We are blessed to live in a time when newspapers are being scanned and, within reason, indexed. Although sometimes the indexing capacity is not as accurate or clear-cut as we would like, we still have to keep in mind the way we did research a decade ago!
I was working on a case where a murder was involved. This was in the late nineteenth century. It was a pretty bad one where the husband kills his wife and then disappears. When caught, he was tried and convicted. In my mind, that entire process from murder to conviction, spoke of a news worthy drama which would certainly make the local newspaper.
Consulting Historic Newspaper Websites
To say the least, I was disappointed when I discovered the newspaper I needed was not yet added to the collections on GenealogyBank or NewspaperArchive. However, I reasoned, there was potentially enough drama involved perhaps it was syndicated to other newspapers around the country.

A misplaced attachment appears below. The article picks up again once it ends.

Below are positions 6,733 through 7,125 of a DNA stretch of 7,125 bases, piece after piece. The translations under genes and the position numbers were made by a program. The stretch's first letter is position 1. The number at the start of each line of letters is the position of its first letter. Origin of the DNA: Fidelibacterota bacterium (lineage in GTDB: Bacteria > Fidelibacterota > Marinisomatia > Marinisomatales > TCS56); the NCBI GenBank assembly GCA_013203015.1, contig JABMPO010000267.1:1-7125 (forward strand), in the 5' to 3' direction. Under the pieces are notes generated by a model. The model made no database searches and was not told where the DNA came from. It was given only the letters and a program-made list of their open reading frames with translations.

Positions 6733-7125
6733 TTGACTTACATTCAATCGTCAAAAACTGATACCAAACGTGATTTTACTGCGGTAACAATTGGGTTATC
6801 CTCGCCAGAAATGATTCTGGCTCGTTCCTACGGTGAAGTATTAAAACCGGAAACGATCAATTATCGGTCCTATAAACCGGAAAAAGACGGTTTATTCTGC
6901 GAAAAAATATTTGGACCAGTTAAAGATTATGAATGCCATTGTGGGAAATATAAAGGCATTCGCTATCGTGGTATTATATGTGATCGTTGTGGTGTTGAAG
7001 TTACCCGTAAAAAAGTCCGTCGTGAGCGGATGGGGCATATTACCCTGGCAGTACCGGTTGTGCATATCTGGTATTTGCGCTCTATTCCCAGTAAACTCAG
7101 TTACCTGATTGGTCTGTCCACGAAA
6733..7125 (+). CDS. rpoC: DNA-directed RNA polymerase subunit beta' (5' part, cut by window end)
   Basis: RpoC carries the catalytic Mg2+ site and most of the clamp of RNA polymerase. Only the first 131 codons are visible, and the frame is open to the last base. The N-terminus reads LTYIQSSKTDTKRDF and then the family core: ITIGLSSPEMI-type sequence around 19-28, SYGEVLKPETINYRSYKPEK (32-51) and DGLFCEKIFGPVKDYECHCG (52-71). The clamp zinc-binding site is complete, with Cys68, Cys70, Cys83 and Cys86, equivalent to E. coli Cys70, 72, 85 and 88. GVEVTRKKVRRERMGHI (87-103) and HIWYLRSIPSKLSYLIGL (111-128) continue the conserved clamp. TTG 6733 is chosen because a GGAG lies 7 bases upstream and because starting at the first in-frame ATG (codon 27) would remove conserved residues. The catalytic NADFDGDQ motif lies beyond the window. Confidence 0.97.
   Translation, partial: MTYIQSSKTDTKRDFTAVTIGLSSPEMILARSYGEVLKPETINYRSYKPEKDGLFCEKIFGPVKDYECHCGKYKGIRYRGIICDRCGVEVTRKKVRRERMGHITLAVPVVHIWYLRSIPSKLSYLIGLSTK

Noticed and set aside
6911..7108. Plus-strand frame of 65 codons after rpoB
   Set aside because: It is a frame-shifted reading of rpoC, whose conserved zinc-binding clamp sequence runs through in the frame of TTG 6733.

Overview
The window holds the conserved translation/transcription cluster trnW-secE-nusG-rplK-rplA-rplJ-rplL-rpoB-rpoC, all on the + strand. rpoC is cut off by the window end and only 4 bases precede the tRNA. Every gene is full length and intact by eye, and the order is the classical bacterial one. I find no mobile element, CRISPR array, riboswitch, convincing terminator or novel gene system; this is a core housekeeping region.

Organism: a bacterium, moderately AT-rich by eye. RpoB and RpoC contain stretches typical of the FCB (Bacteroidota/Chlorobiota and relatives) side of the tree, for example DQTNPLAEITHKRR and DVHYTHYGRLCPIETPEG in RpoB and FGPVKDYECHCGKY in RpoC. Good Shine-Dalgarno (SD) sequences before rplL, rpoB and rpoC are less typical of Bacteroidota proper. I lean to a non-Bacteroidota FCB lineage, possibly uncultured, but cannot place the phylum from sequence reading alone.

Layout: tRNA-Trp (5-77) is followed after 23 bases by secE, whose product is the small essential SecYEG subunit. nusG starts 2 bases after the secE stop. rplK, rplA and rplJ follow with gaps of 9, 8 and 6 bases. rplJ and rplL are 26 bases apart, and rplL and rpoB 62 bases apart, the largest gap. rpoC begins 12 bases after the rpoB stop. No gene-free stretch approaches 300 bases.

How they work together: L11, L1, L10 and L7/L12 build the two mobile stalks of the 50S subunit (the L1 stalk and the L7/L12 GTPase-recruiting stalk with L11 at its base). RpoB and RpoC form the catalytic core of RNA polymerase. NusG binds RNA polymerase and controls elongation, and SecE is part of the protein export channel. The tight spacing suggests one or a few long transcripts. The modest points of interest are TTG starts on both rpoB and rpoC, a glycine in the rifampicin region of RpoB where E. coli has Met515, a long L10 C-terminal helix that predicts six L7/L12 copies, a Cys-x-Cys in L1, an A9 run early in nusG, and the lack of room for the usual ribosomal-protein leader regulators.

I was exactly right. So taking those two main newspaper websites, I began plugging in familiar names and places as keywords in the search engines for the websites. Bingo! I found references to the murder, the manhunt and the eventual trail and conviction. It was syndicated in many newspapers around the country. Some of the states did not even border the one where the crime was committed.
Filling in the Gaps Through Syndicated Articles
Now with all the newspaper facts at my fingertips, I could begin to fill in and clarify the family lore. The information also opened up a broad range of sources. Did anybody hear me say “prison records?” Yes, one source leading to another.
Although I did not have access online to the newspaper I actually wanted; I was able to successfully substitute it with syndicated articles from other newspapers around the country. That makes for a good day in family history research!
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